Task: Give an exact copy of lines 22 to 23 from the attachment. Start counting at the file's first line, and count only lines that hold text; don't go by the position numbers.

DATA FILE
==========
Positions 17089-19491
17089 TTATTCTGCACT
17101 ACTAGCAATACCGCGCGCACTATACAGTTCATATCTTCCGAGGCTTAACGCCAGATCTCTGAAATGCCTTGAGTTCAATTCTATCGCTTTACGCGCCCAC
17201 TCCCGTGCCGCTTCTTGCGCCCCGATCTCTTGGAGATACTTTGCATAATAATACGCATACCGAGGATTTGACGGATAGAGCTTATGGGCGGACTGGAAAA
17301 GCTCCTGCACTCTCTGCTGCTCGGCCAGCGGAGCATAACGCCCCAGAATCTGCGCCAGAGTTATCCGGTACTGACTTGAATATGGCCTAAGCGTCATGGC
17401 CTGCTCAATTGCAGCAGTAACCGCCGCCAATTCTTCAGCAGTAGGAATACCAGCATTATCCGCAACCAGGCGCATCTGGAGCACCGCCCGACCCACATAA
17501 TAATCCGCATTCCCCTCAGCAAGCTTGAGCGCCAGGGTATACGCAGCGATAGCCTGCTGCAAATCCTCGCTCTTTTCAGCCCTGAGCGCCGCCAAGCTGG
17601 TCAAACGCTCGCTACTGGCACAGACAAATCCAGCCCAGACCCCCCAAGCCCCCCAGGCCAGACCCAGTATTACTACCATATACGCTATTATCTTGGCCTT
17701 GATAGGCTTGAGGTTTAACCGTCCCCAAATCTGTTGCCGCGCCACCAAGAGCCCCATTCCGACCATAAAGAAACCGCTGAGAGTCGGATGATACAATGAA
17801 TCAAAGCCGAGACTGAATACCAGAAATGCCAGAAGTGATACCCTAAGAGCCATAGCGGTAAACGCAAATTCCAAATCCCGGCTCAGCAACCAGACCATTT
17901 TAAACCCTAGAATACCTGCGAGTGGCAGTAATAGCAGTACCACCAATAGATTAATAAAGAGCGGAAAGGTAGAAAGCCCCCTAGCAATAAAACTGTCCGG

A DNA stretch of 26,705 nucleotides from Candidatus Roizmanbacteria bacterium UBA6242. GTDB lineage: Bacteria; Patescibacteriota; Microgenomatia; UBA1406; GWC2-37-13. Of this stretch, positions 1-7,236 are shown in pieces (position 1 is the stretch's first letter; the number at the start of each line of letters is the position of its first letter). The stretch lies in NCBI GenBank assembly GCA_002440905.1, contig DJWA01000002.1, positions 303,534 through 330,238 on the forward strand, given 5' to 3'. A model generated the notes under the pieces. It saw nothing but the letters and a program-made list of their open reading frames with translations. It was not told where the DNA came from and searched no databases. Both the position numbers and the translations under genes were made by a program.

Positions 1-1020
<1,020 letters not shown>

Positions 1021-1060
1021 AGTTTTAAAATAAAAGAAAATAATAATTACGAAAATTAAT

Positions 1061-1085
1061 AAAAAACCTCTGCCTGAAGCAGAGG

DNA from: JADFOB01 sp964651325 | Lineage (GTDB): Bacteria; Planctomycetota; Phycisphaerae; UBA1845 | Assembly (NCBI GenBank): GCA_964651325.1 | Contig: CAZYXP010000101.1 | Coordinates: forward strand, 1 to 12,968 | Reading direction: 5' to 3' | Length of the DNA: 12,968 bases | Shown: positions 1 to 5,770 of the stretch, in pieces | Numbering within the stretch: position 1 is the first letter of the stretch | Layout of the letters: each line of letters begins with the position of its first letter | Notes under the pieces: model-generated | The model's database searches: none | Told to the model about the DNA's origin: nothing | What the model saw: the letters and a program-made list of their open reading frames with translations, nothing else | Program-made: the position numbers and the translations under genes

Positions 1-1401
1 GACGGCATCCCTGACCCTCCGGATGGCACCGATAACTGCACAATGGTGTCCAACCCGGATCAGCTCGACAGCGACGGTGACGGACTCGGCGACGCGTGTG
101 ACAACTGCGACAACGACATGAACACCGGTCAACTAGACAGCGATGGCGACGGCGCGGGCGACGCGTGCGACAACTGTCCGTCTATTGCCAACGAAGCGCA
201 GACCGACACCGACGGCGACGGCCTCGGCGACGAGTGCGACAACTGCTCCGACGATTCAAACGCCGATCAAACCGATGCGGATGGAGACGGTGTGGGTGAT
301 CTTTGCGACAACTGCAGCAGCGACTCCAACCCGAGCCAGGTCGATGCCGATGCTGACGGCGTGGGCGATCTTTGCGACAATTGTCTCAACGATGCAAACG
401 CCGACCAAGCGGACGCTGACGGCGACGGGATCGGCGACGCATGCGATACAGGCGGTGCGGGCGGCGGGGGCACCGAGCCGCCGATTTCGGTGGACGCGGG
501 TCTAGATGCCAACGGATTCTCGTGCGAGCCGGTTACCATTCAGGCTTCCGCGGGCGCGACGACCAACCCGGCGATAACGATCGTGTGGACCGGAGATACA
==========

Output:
101 ACAACTGCGACAACGACATGAACACCGGTCAACTAGACAGCGATGGCGACGGCGCGGGCGACGCGTGCGACAACTGTCCGTCTATTGCCAACGAAGCGCA
201 GACCGACACCGACGGCGACGGCCTCGGCGACGAGTGCGACAACTGCTCCGACGATTCAAACGCCGATCAAACCGATGCGGATGGAGACGGTGTGGGTGAT